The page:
Let’s use Chris as an illustration. By developing and employing focinars, Chris has won awards in his major B-D for client acquisition during the last two years. Committed to working with successful NCAA coaches as one of his niches, he asked one of his coaches, a raving fan, for advice on how to win more clients.

Her response, after a dramatic pause: “I’ll tell you what we are going to do to grow your business. Next month, I am throwing a party for many of the head coaches at the University of Florida; why don’t you come, and I will introduce you as our [coach's] personal advisor.”

Leveraging research from his friendly wholesaler on the ‘coach’s niche,’ Chris was able to speak informatively about issues germane to the group: retirement matters, the particulars of their contracts, when it would be convenient to meet, etc.

The focinar was a hit. Chris won six new clients within the next three months and was awarded his own private locker at the O’Connell Center to keep his materials. Most importantly, he works with folks from a niche that he truly enjoys. And I will argue he is a more productive financial advisor because he is sculpting the book of his dreams.

Another example, my accountant, is the niche-marketing master of the financial wholesaler. When he calls me, he asks about matters pertinent to my profession using my business language. (“Hey, your high yield muni fund should be selling well in this environment.” Or “How are your rotations?” Or “Did you know your 50 million ton vehicle qualifies as a tax write-off?”) When asked for advice, I, in turn, tee him up for focinars with my wholesaler pals.

Remember that a successful focinar is born from the imagination of a happy client. Maintain discipline. And don’t “think for” clients by making suggestions after you’ve asked for theirs. More often than not, a happy client will design the event to appeal to their peers–precisely what you want.

As with any ‘best practice,’ execution is critical. Insist that the location match the group’s theme and that the setting not be too loud. (I recently hosted a focinar for ranchers at a rodeo. The function rated an ‘A’ for location but an ‘F’ for the distractingly raucous setting.)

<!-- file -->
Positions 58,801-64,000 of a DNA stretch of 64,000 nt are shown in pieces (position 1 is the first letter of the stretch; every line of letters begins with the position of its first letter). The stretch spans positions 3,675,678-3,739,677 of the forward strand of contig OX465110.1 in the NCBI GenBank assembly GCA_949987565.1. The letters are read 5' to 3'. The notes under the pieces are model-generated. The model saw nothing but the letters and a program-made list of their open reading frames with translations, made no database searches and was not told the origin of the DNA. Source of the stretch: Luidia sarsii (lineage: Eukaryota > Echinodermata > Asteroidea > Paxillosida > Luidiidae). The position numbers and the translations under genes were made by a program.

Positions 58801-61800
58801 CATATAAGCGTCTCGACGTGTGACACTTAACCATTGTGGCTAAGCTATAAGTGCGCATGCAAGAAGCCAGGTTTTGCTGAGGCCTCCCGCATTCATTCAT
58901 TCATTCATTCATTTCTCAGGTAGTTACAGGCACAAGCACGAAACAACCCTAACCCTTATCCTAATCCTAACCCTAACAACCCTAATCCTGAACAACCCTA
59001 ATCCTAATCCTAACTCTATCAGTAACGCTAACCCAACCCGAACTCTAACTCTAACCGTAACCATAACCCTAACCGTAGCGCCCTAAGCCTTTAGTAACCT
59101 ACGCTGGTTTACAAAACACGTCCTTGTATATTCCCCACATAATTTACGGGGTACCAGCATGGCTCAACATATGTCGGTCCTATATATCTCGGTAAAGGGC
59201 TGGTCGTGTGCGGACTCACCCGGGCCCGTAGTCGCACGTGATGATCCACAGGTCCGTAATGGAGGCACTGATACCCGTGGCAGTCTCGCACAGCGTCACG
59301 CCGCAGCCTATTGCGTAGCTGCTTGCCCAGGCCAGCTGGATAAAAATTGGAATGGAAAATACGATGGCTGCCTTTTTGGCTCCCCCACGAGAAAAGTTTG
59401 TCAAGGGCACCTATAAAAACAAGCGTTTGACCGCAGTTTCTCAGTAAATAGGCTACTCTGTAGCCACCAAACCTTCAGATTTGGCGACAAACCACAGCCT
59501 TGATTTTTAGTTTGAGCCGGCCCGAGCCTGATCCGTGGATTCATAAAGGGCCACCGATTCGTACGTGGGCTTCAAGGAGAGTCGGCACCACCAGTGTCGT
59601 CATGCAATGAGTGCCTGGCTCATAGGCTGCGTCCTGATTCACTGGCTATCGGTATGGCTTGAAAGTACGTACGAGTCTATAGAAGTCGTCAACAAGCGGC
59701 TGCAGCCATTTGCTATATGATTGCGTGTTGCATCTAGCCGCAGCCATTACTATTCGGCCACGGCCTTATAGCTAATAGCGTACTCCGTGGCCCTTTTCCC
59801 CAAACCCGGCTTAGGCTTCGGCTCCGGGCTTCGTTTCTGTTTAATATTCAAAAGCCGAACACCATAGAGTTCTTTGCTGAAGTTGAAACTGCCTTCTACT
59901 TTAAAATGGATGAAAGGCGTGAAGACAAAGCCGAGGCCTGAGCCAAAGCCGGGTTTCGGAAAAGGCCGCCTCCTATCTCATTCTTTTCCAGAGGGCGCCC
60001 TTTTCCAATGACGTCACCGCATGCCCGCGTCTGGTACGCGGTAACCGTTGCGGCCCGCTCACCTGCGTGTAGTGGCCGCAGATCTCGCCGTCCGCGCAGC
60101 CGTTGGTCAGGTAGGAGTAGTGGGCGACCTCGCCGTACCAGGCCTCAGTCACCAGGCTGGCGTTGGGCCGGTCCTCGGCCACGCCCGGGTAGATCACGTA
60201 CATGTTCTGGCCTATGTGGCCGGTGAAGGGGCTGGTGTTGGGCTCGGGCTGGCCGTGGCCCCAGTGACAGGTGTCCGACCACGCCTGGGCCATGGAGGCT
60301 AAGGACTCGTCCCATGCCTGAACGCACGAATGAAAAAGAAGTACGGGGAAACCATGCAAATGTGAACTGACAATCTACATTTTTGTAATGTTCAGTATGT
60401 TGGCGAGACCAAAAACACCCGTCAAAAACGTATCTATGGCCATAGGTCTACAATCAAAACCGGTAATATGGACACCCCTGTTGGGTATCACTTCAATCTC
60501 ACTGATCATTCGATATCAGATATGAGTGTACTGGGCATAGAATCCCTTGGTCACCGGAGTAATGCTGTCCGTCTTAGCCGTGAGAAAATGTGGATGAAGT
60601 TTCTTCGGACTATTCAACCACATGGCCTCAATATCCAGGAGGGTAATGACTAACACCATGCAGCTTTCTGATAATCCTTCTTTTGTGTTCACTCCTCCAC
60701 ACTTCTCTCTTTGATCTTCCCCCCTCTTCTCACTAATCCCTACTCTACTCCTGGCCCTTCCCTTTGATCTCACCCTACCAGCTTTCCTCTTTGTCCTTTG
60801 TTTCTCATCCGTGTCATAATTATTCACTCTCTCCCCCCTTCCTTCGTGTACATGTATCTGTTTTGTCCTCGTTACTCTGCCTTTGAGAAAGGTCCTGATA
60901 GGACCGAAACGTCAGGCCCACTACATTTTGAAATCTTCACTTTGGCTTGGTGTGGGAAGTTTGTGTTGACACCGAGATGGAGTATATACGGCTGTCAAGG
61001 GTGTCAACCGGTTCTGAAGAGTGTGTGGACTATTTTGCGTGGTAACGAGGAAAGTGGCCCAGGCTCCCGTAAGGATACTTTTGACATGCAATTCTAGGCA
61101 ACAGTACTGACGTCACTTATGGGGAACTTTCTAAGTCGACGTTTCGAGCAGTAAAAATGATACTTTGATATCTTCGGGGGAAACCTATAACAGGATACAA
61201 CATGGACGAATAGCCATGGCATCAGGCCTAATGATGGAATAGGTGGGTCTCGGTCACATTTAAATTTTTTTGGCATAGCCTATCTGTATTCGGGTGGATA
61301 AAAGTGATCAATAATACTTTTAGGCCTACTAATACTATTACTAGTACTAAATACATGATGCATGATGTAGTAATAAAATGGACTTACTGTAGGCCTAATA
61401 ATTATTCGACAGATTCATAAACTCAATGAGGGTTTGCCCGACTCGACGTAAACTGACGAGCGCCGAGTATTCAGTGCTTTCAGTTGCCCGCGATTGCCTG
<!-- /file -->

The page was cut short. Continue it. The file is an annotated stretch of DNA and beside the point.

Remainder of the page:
And, most importantly, study the issues of concern to your focinar audience. For your first focinar, consider teaming with a strong wholesaler to develop an action plan.

There are a few simple keys to a successful focinar:

? Invite no more than 20 ‘like minded’ prospects to attend. This gives you the opportunity to listen and discuss issues with them on a more personal basis.

? Make every prospect feel as if he or she has been “listened to.”

? Customize your pitch to the group and deliver it with conviction. Remember: Unless you’re asked, nobody needs to hear about alpha, Sharpe ratios, efficiency theory, etc.

? Don’t get sucked into the vacuum of traditional marketing practices that only yield one in nine desirable clients. Instead, leverage the ‘advice process’ and ask your happy clients for their suggestions on reaching a wider audience.

With a little help from them, you’ll soon be on the road to your first focinar. It’s simply the best way to win folks over–just ask the senator.

John L. Evans, Jr., is vice president of Florida Sales
and the Investment Advisor Channel of American Century Investment Services, Inc. You may e-mail him at [email protected].